For The Things You Don't Do,Thank you.
I've always heard that "no news is good news," and since I've been a pastor, I have come to have mixed feelings on the statement. No news could be good news- meaning that people are generally on board with the life and work of the church, clear about the mission and vision, and actively at work living out their faith in the context of said mission.
But no news can be bad news. Sometimes it means that people aren't thinking about the work and ministry of the church at all. It could mean that they are satisfied with status quo and then our vision casting is left somewhat unchallenged and void of the opportunity to be sharpened.
Either way, I'd rather have some news about what is in the hearts of the people I lead. Even when there is risk that the assessment is underwhelmingly appreciative. Like most of you, I prefer positive feedback. We try not to make it an idol in our efforts, but everyone loves to know they are on the right track and are appreciated.
So, if you haven't received this, let me take the opportunity to say what should've been slipped to you in a card along the way:
Thank you for the work you are doing. Thank you for the hours you have given. Thank you for the emotional energy you've invested. Thank you for the personal sacrifices you've made. Thank you for the prayers you've prayed. The support you've given. The training you've offered. The programs you've developed- and the people too. Thank you for modeling a life of surrender and obedience to the call of God. For some of you with great cost. Thank you for doing what you do with passion, consistency, and the fruit of the Spirit. I can't imagine the world at large or the local community in specific, without your leadership.
You've likely gotten that kind of note/news, and it is certainly good news. It will encourage your heart when you are weary or in doubt. But I've heard many more stories of hate mail, hard letters, and criticism. Every church, and every person has a "naysayer" in their life and ministry.
While I intend no harm, I want to take a moment to align with the "naysayers." The people who have written anonymous letters listing all the areas for the church to improve, and perhaps even offering inventory of all the areas you've fallen short. They don't typically package their letters like this, but I'd life to offer an interpretation of the text they've given you (both written and otherwise)...
Thank you for all the things you didn't do.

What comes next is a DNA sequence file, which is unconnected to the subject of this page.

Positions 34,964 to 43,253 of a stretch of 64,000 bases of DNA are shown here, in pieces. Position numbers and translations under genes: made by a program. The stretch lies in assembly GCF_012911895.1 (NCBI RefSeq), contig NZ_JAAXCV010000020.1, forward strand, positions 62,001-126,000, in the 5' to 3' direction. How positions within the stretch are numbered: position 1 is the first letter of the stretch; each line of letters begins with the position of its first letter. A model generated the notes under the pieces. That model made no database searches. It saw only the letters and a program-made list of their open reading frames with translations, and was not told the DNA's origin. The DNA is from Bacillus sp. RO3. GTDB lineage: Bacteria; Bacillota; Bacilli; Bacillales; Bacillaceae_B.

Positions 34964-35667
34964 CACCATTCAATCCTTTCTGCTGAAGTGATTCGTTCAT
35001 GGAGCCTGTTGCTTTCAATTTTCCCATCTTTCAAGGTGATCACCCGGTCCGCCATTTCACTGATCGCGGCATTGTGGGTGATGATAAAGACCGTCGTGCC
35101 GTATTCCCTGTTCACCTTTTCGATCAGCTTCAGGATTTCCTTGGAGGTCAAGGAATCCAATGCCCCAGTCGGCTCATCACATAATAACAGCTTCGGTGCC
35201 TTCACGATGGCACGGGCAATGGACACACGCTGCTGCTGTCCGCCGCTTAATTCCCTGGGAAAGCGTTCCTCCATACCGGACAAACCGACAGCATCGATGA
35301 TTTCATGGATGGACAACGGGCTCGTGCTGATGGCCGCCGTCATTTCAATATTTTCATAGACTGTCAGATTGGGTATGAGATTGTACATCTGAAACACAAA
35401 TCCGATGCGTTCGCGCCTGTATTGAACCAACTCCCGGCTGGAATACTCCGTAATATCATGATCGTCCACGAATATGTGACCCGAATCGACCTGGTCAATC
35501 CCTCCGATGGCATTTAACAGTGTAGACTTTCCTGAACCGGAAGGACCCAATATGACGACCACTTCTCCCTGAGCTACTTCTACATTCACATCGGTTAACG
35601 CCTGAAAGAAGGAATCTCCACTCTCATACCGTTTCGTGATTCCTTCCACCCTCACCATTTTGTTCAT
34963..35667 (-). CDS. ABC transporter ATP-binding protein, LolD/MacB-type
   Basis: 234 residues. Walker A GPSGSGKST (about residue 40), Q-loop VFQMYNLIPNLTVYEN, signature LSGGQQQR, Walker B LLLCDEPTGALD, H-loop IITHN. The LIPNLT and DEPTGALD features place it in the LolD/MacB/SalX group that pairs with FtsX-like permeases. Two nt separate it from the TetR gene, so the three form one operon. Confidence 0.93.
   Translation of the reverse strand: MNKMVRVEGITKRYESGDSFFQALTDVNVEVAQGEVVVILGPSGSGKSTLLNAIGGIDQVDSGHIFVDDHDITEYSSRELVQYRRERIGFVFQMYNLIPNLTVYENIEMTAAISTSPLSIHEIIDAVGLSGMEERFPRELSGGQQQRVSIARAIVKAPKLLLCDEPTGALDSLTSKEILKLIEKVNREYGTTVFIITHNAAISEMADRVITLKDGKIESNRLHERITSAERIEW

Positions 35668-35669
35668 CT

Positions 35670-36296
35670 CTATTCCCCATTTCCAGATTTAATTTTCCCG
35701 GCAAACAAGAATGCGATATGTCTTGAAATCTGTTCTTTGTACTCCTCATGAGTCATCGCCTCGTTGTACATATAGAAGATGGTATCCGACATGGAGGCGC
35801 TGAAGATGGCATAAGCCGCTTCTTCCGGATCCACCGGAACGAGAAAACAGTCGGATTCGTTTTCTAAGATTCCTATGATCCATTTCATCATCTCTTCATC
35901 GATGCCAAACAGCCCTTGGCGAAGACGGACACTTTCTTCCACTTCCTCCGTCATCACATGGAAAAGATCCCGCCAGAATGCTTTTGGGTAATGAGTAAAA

The phone calls you've yet to answer.
The hospital visits you didn't know you needed to make.
The bible study topic you've yet to get to.
The political opinions you didn't share.
The committee you didn't establish.
The sermons you didn't preach.
The money you didn't gather for that one, specific, need.
The new projects and ministries that you've yet to start.
For all the things you forgot, and all the things you didn't have the energy to respond to. Thank you.
For everything you didn't, couldn't, or wouldn't do, it's important that you know that it matters. Sure, some would like to make you feel shame and guilt for all that has gone wrong. Worse yet, you may feel like your work is never done, and therefore, you never take the time to celebrate all that God has done in and through you. So for just a moment, relish in the the thought that your shortcomings are worth celebrating. Not because the tasks don't need to be done, but because you are human and humble enough to give in to the reality that you just. can't. do. it. all.
When you don't, it means you are modeling a confidence and trust in God.
When you don't, you are leaving space for someone else to step up and serve.
When you don't, you are teaching that the church is a bodily unit that works together, not a bodyguard that carries the entire load.
When you don't, you set realistic boundaries for what the church should do, and can do. This helps minimize the ability for disillusionment.
When you don't, you communicate that you matter too; That your personal health, well being, spiritual and emotional energy are for you and your family first.
So to you, my friends and fellow leaders, may grace overwhelm you in all the places you feel you've fallen short. May you have eyes to see where God continues to fill the gaps, and ears to hear what His Spirit is saying to you- and FOR YOU.